The medium is the message, Marshall McLuhan famously told us. But what about the message, unmediated?
That’s the promise of the internet – and why it’s becoming more and more popular with politicians. Take Hillary Clinton’s announcement yesterday.
The French might be cheese-eating surrender monkeys, but that’s where the highest profile Democratic contender for the presidency took her lead from.
As the Rightthinker website observed; “Last week Nicolas Sarkozy in France won the nomination as the UMP candidate via an internet primary. The Socialist Presidential candidate in France, Ségolène Royal cleverly used her website to promote a sense of participation in her campaign.”
Hillary has taken a lead from both of them and shown how web savvy politicians can harness the new medium.
“In declaring ‘I’m in’ the White House race in a video clip on her new campaign website, HillaryClinton.com, the New York Democrat did considerably more than simply appear before the cameras; she invited supporters to join an almost Oprah Winfrey-like session of give and take,” LA Times staff writer Peter G. Gosselin commented in the wake of her announcement:
“Let’s talk. Let’s chat. Let’s start a dialogue about your ideas and mine….” she told viewers.” With a little help from modern technology, I’ll be holding live online video chats … starting Monday.”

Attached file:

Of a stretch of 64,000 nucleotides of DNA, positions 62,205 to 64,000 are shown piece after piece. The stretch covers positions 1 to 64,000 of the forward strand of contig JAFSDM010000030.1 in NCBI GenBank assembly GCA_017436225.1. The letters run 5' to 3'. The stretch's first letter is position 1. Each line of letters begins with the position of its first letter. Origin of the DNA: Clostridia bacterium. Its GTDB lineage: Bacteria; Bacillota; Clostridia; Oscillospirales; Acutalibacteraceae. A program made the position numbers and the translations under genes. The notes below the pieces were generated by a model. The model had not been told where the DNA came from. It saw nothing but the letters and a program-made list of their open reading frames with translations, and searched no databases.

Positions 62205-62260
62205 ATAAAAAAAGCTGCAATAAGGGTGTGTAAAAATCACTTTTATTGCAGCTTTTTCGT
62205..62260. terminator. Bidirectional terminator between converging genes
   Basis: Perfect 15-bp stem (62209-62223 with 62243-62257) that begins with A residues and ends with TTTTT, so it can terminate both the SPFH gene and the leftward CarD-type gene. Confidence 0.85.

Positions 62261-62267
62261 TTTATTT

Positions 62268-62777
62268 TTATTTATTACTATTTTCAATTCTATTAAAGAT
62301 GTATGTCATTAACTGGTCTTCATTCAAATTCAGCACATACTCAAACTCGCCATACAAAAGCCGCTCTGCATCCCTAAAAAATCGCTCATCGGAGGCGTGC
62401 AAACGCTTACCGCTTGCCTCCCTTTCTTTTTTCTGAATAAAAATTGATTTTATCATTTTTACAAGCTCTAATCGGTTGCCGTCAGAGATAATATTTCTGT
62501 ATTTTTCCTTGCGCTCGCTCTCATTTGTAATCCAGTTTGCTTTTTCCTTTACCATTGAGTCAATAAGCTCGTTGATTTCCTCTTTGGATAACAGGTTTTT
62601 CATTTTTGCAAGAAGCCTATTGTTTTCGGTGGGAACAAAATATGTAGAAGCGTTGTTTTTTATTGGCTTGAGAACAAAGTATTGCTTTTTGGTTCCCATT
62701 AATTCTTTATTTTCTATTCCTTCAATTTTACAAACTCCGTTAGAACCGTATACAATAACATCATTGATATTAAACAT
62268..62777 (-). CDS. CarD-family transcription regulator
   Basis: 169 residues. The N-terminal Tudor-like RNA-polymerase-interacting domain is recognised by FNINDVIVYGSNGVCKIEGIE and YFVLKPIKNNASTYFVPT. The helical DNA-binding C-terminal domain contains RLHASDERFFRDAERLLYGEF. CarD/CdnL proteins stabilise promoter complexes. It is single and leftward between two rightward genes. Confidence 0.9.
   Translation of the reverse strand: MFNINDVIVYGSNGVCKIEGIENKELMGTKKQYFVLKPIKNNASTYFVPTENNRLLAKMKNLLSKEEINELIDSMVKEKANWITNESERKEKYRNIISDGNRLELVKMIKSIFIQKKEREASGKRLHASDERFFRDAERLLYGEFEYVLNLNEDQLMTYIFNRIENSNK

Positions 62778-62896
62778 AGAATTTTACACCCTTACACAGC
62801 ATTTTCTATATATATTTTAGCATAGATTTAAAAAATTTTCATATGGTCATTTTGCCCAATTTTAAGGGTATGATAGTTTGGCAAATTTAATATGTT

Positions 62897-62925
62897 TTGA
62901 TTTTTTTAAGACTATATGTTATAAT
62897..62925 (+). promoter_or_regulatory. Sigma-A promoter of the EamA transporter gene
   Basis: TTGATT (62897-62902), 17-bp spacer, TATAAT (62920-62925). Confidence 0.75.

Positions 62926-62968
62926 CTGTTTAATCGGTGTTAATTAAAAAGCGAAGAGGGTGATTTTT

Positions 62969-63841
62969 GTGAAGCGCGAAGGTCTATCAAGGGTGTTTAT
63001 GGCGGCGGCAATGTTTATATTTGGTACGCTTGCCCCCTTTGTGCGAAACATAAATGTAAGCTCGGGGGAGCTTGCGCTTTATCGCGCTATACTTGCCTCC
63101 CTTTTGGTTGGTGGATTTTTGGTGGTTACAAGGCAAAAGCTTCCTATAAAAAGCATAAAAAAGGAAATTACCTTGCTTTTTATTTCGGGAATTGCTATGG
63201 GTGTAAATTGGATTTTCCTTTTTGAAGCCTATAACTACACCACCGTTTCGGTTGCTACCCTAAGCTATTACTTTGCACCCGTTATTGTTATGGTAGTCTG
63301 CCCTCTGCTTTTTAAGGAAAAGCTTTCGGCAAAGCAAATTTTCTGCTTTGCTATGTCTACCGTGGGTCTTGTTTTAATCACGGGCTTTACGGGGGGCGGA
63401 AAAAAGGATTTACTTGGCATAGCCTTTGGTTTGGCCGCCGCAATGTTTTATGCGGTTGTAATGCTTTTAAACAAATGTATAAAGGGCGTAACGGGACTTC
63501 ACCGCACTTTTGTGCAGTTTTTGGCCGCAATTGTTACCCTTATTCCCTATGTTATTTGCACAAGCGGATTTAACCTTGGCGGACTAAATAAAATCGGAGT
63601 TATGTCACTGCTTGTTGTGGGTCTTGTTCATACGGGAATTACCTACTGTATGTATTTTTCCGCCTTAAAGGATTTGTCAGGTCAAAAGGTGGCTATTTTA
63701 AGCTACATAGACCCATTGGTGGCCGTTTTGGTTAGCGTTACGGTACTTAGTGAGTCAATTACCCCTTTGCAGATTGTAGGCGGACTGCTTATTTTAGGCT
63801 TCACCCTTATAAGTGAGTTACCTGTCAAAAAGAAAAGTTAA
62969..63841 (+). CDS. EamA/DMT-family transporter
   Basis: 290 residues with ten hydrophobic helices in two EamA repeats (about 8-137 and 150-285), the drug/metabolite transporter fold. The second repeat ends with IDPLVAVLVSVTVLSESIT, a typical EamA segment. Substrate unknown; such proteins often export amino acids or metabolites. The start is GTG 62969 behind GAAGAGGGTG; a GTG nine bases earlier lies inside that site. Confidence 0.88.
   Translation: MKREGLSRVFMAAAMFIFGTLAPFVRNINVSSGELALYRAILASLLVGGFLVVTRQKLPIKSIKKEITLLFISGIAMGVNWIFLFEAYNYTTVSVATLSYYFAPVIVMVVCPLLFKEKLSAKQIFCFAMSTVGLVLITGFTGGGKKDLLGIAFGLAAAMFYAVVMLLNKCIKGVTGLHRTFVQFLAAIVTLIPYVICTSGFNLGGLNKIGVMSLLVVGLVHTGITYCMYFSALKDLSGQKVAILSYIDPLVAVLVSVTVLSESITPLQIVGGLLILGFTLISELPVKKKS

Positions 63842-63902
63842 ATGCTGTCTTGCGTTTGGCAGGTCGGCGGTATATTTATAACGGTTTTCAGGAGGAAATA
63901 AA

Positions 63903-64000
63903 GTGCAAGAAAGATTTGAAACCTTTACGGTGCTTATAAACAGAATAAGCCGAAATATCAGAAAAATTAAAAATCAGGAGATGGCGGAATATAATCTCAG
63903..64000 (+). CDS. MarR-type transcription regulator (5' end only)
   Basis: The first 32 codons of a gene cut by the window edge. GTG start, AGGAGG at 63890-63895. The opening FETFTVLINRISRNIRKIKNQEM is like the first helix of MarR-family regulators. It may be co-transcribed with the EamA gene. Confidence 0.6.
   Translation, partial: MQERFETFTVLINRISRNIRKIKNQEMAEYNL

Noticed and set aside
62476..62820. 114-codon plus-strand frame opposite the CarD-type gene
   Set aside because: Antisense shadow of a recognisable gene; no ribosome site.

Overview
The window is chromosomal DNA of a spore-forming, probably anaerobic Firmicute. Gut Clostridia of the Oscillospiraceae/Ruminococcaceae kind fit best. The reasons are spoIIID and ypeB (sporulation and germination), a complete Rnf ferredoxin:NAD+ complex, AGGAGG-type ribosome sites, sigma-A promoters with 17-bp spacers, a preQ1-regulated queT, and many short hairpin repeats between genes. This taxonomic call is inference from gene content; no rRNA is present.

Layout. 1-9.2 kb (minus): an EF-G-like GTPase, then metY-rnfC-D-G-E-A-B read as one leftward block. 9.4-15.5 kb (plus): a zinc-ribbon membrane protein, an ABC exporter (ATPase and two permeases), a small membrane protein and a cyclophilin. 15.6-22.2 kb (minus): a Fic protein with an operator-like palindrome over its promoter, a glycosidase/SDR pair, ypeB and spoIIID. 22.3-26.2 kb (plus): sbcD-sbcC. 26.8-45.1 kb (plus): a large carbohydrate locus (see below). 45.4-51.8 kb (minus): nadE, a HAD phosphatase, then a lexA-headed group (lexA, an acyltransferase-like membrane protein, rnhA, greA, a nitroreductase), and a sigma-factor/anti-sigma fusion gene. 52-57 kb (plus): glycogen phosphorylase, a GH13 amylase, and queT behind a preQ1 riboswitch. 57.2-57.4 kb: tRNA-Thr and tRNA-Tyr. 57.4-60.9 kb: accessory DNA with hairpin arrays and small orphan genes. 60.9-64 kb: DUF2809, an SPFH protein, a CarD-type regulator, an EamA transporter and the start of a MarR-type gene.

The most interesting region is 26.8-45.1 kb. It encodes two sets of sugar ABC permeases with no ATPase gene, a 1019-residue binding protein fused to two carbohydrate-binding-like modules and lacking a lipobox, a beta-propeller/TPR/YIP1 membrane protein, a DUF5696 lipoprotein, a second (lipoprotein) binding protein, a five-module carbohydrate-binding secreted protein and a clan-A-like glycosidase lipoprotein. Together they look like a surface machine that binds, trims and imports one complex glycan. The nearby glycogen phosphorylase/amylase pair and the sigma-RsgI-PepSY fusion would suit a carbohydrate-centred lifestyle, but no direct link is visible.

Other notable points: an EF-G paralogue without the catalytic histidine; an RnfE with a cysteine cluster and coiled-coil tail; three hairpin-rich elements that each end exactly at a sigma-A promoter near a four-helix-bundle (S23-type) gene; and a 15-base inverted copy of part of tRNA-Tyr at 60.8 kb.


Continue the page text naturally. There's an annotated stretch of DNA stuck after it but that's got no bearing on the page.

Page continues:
By doing this, Clinton signalled her intention of using the Internet to shore up one of her chief political weak points, what independent analyst Charlie Cook called the caricature of her as “this shrill, raving, partisan, liberal lunatic.”
“This is an example of what’s to come,” Cook said. “It has lots of bells and whistles. There’s nothing left to chance.”
Modern political campaigning is cited as beginning with the televised debate between John F Kennedy and Richard Nixon in 1960. It arrived in Australia with Gough Whitlam’s 1972 “It’s time” campaign.
In this election year it will be fascinating to see who can pick up the baton and make the running with new media here.